From photography to painting to filmmaking, erotic art closes the gap between sex and pop culture.
What Makes Art Controversial?
Art is subjective. It can be transgressive and can spark controversies. And that's completely okay. Art is not to please everyone.
Let's Talk About Nudity: Art or Vulgarity?
Born we are, naked. With time though — now in a historical “human” context — we started covering ourselves for warmth, for status, for everyday life. This state of always being dressed rendered the naked body the most vulnerable and “essential” state for us, but much like clothing, the naked body imprisons and reveals meanings. Especially in the arts.
Lady Godiva - The Nude Who Rode a Horse
Let me cut the chase - I'm talking about the prominent British painter and writer John Collier. When I explored his oeuvre, I noticed a pattern where he gave a provocative yet sophisticated outlook to mythical women. His works alter the original setting and give an unconventional perspective to folklore and fairy tales.
6 Simple Steps That Helped Me Have My Best Orgasm Ever
I had one of my strongest and longest orgasms yet a few nights ago. My partner made me feel exceptionally cherished and close, which simply added to the pleasure.
Can Sex Be Captured?
What do you think about when you think about sex in art? While many would argue that PornHub is art itself, my mind goes to two things: the movie The Handmaiden and the oeuvre of Egon Schiele.
Exploring Nudity, Nymphs and Feet Fetish
Dante and Virgil became one of his most famous paintings and it personally attracted me to research Bouguereau's craft. Isn't this painting frighteningly beautiful?
Steve Azzara The G.O.A.T. Of Photography
It was December 11th, 2021 when I learned his birthday was June 25th, 1951. As I stood at the door of the funeral home looking hesitant upon entering, I immediately thought of the countless moments asking “When is your birthday?” and your response would follow “I’m not telling you because I know you’ll buy me something!” I chuckle now at the banter but it was true; I wanted to buy you stuff. I like to buy my friends things. I like to make people feel good or happy. Since you wouldn’t allow birthday gifts or Christmas gifts; I resorted to foods even though I always guessed wrong. You’d tell me “When you’re rich and famous then I’ll let you do whatever you want”; I don’t think I have ever wished so hard that I was until now.
Acting for the Best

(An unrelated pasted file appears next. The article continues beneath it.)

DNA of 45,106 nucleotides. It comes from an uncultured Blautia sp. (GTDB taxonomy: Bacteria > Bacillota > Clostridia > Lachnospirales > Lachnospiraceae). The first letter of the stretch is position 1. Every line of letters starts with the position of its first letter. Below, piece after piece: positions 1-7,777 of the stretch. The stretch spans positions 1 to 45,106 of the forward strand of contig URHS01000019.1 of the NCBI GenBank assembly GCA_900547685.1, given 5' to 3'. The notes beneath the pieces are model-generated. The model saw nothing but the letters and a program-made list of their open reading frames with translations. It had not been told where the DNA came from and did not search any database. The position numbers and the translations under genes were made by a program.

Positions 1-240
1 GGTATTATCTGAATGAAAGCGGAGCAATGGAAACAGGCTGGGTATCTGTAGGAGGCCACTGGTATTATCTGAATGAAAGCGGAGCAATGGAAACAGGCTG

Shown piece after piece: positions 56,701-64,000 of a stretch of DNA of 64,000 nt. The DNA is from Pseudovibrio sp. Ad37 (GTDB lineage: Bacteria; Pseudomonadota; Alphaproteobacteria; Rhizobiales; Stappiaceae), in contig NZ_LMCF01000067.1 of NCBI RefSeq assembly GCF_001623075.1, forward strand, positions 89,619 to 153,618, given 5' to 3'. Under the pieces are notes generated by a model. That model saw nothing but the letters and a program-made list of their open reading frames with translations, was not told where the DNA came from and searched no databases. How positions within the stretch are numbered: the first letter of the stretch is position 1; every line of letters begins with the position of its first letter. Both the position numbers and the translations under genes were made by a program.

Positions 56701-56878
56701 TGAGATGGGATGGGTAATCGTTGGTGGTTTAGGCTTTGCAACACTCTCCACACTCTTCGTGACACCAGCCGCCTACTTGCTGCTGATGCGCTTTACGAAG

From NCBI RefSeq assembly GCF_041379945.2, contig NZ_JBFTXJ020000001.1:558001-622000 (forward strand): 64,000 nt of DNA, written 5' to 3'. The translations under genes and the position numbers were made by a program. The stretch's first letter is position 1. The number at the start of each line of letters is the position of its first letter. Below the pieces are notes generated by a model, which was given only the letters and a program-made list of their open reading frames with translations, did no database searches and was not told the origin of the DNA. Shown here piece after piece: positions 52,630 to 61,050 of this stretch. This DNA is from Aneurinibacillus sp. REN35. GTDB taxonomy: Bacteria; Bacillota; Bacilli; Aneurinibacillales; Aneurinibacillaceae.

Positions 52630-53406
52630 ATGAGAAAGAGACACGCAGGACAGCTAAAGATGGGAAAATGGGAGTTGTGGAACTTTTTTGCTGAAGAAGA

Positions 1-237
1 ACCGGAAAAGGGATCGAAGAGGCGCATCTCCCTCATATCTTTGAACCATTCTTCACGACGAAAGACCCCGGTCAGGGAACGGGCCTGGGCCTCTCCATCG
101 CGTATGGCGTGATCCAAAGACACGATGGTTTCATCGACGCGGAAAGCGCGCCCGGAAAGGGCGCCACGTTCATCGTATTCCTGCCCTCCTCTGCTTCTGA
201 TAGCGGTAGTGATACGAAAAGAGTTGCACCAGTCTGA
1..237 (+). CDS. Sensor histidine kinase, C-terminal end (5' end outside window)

I HAVE no patience with people who talk that kind of nonsense about marrying for love and the like. For my part I don't know what they mean, and I don't believe they know it themselves. It's only a sort of fashion of talking. I never could see what there was to like in one young man more than another, only, of course, you might favour some more than others if they was better to do. My cousin Mattie was different. She must set up to be in love, and walk home from church with Jack Halibut Sunday after Sunday, the long way round, if you please, through the meadows; and he used to buy her scent and ribbons at the fair, and send her a big valentine of lacepaper, and satin ribbons and things, though Lord knows where he got the money from--honest, I hope--for he hadn't a penny to bless himself with. When my uncle found out all this nonsense, being a man of proper spirit, he put his foot down, and says he-- 'Mattie, my girl, I would be the last to say anything against any young man you fancied, especially a decent chap like young Halibut, if his prospects was anything like as good as could be expected, but you can't pretend poor Jack's are, him being but a blacksmith's man, and not in regular work even. Now, let's have no waterworks,' he went on, for Mattie had got the corner of her apron up and her mouth screwed down at the corners. 'I've known what poverty is, my girl, and you shan't never have a taste of it with my consent.' 'I don't care how poor I be, father,' said Mattie, 'it's Jack I care about.' 'There's a girl all over,' says uncle, for he was a sensible man in those days. 'The bit I've put by for you, lass, it's enough for one, but it's not enough for two. And when young Halibut can show as much, you shall be cried in church the very next Sunday. But, meantime, there must be no kisses, no more letters, and no more walking home from churches. Now, you give me your word--and keep it I know you will--like an honest girl.' So Mattie she gave him her word, though much against her will; and as for Jack, I suppose, man-like, he didn't care much about staying in the village after there was a stop put to his philandering and kissing and scent and so on. So what does he do, but he ups and offs to America (assisted emigration) 'to make his fortune,' says he. And never word nor sign did we hear of him for three blessed years. Mattie was getting quite an old maid, nigh on two-and-twenty, and I was past nineteen, when one morning there come a letter from Jack. My father and mother were dead this long time, so I lived with uncle and Mattie at the farm. What offers I had had is neither here nor there. At any rate, whatever they were, they weren't good enough. But Mattie might have been married twice over if she had liked, and to folks that would have been quite a catch to a girl like her getting on in years. She might have had young Bath for one, the strawberry grower; and what if he did drink a bit of a Saturday? He was taking his hundreds of pounds to the Bank every week in canvas bags, as all the world knew. But no, she must needs hanker after Jack, and that's why I say it's such nonsense. Well, when the letter come, I was up to my elbows in the jam-making-- raspberry and currant it was,--and Mattie, she was down in the garden getting the last berries off the canes. My hands were stained up above the wrist with the currant juice, so I took the letter up by the corner of my apron and I went down the garden with it. 'Mattie,' I calls out, 'here's a letter from that good-for-nothing fellow of yours.' She couldn't see me, and she thought I was chaffing her about him, which I often did, to keep things pleasant. 'Don't tease me, Jane,' she says, 'for I do feel this morning as if I could hardly bear myself as it is.' And as she said it I came out through the canes close to her with the letter in my hand. But when she see the letter she dropped the basket with the raspberries in it (they rolled all about on the ground right under the peony bush, for that was a silly, old-fashioned garden, with the flowers and fruit about it anyhow), and I had a nice business picking them up, and she threw her arms round my neck and kissed me, and cried like the silly little thing she was, and thanked me for bringing the letter, just as if I had anything to do with it, or any wish or will one way or another; and then she opened the letter, and seemed to forget all about me while she read it. I remember the sun was so bright on the white paper that I could scarce see to read it over her shoulder, she not noticing me, nor anything else, any more. It was like this-- 'DEAR MATTIE,--This comes hoping to find you well, as it leaves me at present. 'I don't bear no malice over what your father said and done, but I'm not coming to his house. 'Now Mattie, if you have forgot me, or think more of some other chap, don't let anything stand in the way of your letting me know it straight and plain. But if you do remember how we used to walk from church, and the valentine, and the piece of poetry about Cupid's dart that I copied for you out of the poetry-book, you will come and meet me in the little ash copse, you know where. I may be prevented coming, for I've a lot of things to see to, and I am going to Liverpool on Thursday, and if we are to be married you will have to come to me there, for my business won't bear being left, and I must get back to it. But if so I will put a note in your prayer-book in the church. So you had best look in there on your way up on Wednesday evening. 'I am taking this way of seeing you because I don't want there to be any unpleasantness for you if you are tired of me or like some other chap better. 'I mean to take a wife back with me, Mattie, for I have done well, and can afford to keep one in better style than ever your father kept his. Will you be her, dear? So no more at present from your affectionate friend and lover, JACK HALIBUT.' I am quicker at reading writing than Mattie, and I had finished the letter and was picking up the raspberries before she come to the end, where his name was signed with all the little crosses round it. 'Well?' says I, as she folded it up and unbuttoned two buttons of her dress to push it inside. 'Well,' says I, 'what's the best news?' 'He's come home again,' she says. And I give you my word she did look like a rose as she said it. 'He's come home again, Jane, and it's all right, and he likes me just as much as ever he did, God bless him.' Not a word, you see, about his having made his fortune, which I might never have known if I hadn't read the letter which I did, acting for the best. Not that I think it was deceitfulness in the girl, but a sort of fondness that always kept her from noticing really important things. 'And does he ask you to have him?' says I. 'Of course he does,' she says; 'I never thought any different. I never thought but what he would come back for me, just as he said he would-- just as he has.' By that I knew well enough that she had often had her doubts. 'Oh, well!' says I, 'all's well that ends well. I hope he's made enough to satisfy uncle--that's all.' 'Oh yes, I think so,' says Mattie, hardly understanding what I was saying. 'I didn't notice particular. But I suppose that's all right.' She didn't notice particular! Now, I put it to you, Was that the sort of girl to be the wife of a man who had got on like Jack had? I for one didn't think so. If she didn't care for money why should she have it, when there was plenty that did? And if love in a cottage was what she wanted, and kisses and foolishness out of poetry-books, I suppose one man's pretty much as good as another for that sort of thing. So I said, 'Come along in, dear, and we will get along with the jammaking, and talk it all over nicely. I'm so glad he's come back. I always say he would, if you remember.'